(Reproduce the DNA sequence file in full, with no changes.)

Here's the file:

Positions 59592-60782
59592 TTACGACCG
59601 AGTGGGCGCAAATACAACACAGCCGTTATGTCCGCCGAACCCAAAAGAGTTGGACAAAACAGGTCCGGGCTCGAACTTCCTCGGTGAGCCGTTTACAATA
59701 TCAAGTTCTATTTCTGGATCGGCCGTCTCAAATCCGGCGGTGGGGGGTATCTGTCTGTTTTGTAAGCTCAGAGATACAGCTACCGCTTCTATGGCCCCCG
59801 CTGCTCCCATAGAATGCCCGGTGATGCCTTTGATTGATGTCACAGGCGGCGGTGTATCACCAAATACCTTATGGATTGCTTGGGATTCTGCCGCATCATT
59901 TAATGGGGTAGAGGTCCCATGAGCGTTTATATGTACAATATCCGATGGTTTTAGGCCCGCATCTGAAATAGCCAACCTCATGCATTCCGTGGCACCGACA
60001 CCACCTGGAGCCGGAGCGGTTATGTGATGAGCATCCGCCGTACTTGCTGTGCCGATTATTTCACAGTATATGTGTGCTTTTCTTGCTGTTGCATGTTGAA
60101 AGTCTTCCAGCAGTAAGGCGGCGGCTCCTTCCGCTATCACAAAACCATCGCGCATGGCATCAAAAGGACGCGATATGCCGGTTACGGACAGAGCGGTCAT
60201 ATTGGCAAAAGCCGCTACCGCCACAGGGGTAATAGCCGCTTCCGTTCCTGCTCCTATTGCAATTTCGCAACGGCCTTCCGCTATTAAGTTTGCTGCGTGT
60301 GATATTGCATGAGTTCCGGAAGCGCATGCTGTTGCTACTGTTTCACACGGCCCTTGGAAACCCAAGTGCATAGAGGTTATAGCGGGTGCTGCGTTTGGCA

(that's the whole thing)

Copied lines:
Positions 59592-60782
59592 TTACGACCG
59601 AGTGGGCGCAAATACAACACAGCCGTTATGTCCGCCGAACCCAAAAGAGTTGGACAAAACAGGTCCGGGCTCGAACTTCCTCGGTGAGCCGTTTACAATA
59701 TCAAGTTCTATTTCTGGATCGGCCGTCTCAAATCCGGCGGTGGGGGGTATCTGTCTGTTTTGTAAGCTCAGAGATACAGCTACCGCTTCTATGGCCCCCG
59801 CTGCTCCCATAGAATGCCCGGTGATGCCTTTGATTGATGTCACAGGCGGCGGTGTATCACCAAATACCTTATGGATTGCTTGGGATTCTGCCGCATCATT
59901 TAATGGGGTAGAGGTCCCATGAGCGTTTATATGTACAATATCCGATGGTTTTAGGCCCGCATCTGAAATAGCCAACCTCATGCATTCCGTGGCACCGACA
60001 CCACCTGGAGCCGGAGCGGTTATGTGATGAGCATCCGCCGTACTTGCTGTGCCGATTATTTCACAGTATATGTGTGCTTTTCTTGCTGTTGCATGTTGAA
60101 AGTCTTCCAGCAGTAAGGCGGCGGCTCCTTCCGCTATCACAAAACCATCGCGCATGGCATCAAAAGGACGCGATATGCCGGTTACGGACAGAGCGGTCAT
60201 ATTGGCAAAAGCCGCTACCGCCACAGGGGTAATAGCCGCTTCCGTTCCTGCTCCTATTGCAATTTCGCAACGGCCTTCCGCTATTAAGTTTGCTGCGTGT
60301 GATATTGCATGAGTTCCGGAAGCGCATGCTGTTGCTACTGTTTCACACGGCCCTTGGAAACCCAAGTGCATAGAGGTTATAGCGGGTGCTGCGTTTGGCA